Does he really believe that Pakistan will ever agree to Partition being undone?
Broadly speaking, I read the speeches and statements of Rashtriya Swayamsevak Sangh’s chief with care and undiminishing interest. That he is a heavyweight, cannot be denied.
I do not subscribe to his philosophy or that of the RSS. Neither do I wholly agree with what A.C. Noorani has written in his book, The RSS: A Menace to India, published in 2019 by Leftword.
Regrettably, to my disappointment, Shri Mohan Bhagwat on last Thursday made an astounding observation at the launch of Krishnanand Sagar’s book, Vibhajankaleen Bharat Ke Shakshi (The Witnesses of Partition Era India).
According to the report filed by Image ANI, Shri Bhagwat maintained that Partition was accepted only to avoid bloodshed. He apparently asserted that neither India nor Pakistan was happy as a consequence. Maintaining that was a matter of existence, he is supposed to have said, “We have to integrate what has been disintegrated”. He, according to the report, declared, “The proposal (for Pakistan) was accepted so that rivers of blood should not flow. If they did not do so, then a lot more blood would have blown back then and is even flowing back today. One thing is clear Partition cannot be a solution. Neither India is happy, nor are the people who demanded partition in the name of Islam are happy. Because we cannot derive happiness from this.”
“We have got Independence to give the World something. But we will be worth giving something to the World when we reverse this bad chapter in history and follow the path of our ‘Param Vaibhav’.”
I do not know what to make of this statement. It cannot be ruled out that Shri Mohan Bhagwat has been misquoted. But the Indian Express of 26 November confirms what I have quoted from ANI.
I quote from the Express News Service. “The only solution to the pain of Partition lies in undoing it, RSS chief Mohan Bhagwat said on Thursday.”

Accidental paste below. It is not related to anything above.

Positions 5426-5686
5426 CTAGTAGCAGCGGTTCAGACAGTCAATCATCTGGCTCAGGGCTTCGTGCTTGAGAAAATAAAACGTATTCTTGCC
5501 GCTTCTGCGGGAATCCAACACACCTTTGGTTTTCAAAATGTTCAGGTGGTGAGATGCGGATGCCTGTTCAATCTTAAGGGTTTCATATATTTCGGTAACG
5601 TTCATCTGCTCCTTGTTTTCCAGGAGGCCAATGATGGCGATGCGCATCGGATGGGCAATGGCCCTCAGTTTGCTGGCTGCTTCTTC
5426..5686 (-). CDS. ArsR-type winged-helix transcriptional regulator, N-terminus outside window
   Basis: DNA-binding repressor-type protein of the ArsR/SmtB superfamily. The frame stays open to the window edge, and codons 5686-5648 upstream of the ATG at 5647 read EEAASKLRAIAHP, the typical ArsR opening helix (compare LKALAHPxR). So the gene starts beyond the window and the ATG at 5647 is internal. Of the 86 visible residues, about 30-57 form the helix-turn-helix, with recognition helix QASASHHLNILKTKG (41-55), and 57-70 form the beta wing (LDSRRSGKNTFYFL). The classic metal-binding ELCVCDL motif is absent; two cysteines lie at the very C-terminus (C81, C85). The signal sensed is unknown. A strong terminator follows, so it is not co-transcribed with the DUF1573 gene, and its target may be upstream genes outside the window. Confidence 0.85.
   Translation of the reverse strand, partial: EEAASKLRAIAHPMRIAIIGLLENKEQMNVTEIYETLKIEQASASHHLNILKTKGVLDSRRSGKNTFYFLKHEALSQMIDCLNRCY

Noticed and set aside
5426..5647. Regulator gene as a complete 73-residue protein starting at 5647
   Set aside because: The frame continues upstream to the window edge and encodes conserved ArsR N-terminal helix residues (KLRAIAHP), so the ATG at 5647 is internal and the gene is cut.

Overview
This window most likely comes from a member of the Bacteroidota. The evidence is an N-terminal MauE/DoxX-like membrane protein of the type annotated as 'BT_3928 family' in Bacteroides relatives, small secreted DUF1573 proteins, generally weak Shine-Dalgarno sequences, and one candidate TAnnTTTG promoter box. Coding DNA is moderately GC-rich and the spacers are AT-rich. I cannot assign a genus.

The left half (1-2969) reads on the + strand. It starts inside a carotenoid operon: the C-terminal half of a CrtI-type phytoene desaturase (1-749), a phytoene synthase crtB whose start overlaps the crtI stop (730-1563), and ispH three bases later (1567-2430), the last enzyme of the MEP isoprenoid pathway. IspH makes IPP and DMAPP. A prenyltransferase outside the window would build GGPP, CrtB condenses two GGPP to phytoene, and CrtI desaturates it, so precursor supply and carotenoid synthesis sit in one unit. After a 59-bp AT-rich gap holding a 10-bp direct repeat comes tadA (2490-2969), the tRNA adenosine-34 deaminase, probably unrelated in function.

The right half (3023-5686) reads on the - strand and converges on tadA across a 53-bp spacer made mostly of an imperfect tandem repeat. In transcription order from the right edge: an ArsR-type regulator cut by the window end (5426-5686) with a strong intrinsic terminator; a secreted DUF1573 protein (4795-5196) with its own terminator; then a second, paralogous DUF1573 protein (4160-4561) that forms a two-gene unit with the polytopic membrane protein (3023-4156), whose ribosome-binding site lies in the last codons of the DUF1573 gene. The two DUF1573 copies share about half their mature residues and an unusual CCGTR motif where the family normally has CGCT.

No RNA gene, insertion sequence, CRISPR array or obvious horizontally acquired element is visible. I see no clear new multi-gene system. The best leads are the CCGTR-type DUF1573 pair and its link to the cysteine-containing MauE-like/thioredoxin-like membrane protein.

The Express quotes Shri Bhagwat: “If we want to become a strong nation and contribute in the World’s welfare, the Hindu Society will have to become capable. Bharat ke vibhajan ki peed ka samadhan, vibhajan ko nirast karne mein hai. (The solution to the pain of partition is in undoing it.)”
If what is reported is correct than Shri Bhagwat has to answer several questions. What is the methodology he has in mind to Nirast (undo) Partition? Does he really believe that Pakistan will ever agree to Partition being undone? That would mean the re-establishment of a pre-1947 India. Having been ambassador to Pakistan, I know how the Pakistan ruling class and the armed forces think. India is enemy number one. We defeated Pakistan in 1971. We helped the birth of an independent country, Bangladesh. It would be unrealistic to imagine that Bangladesh will ever wish to become a part of India.
President Zia-ul-Haq once told me, “We will never forget what India did to us in 1971.”
There can never be a meaningful and cordial relationship between the two countries. No one denies that Partition was unavoidable. Mr M.A. Jinnah, the supreme and undisputed leader of the Muslim League made it clear that Partition was the only solution to Hindu-Muslim differences.
In October 1962, Rajaji was staying in my apartment in New York. I asked him how the Congress could agree to Partition. He said (not his exact words) that finally even Gandhiji agreed when he saw that Jawaharlal, Sardar, myself, Pant and other members of the Congress Working Committee accepted the 3 June 1947 proposal for partitioning India.
Gandhiji attended the crucial meeting of the CWC, which was to approve the partition plan presented by Lord Mountbatten. There is no clear approval in the AICC. In the words of V.P. Menon, Gandhiji “clinched the issue by supporting the resolution moved by Pt. Pant, asking for accepting the 3rd June Plan”.
Gandhiji said that his views on the plan were well known the acceptance of the plan did not only involve the Congress Working Committee. There were two other parties to it, the British government and the Muslim League. If at this stage the All India Congress Committee rejected the Working Committee’s decision, what would the world think of it? The consequences of rejection would be the finding of a new set of leaders, who would not only be capable of constituting the Congress Working Committee but of taking charge of the government. They should not forget that peace in the country was very essential at this juncture. The Congress was opposed to Pakistan and he was one of those who had steadfastly opposed the division of India. Yet he had come before the All India Congress Committee to urge the acceptance of the resolution on India’s division. Sometimes certain decisions, however unpalatable they might be, had to be taken. The resolution was carried by 157 votes to 29. Thirty two members remained neutral.
Shri Bhagwat is being impractical. Respectfully, I ask him to abandon his idea of undoing Partition. It will never, never happen.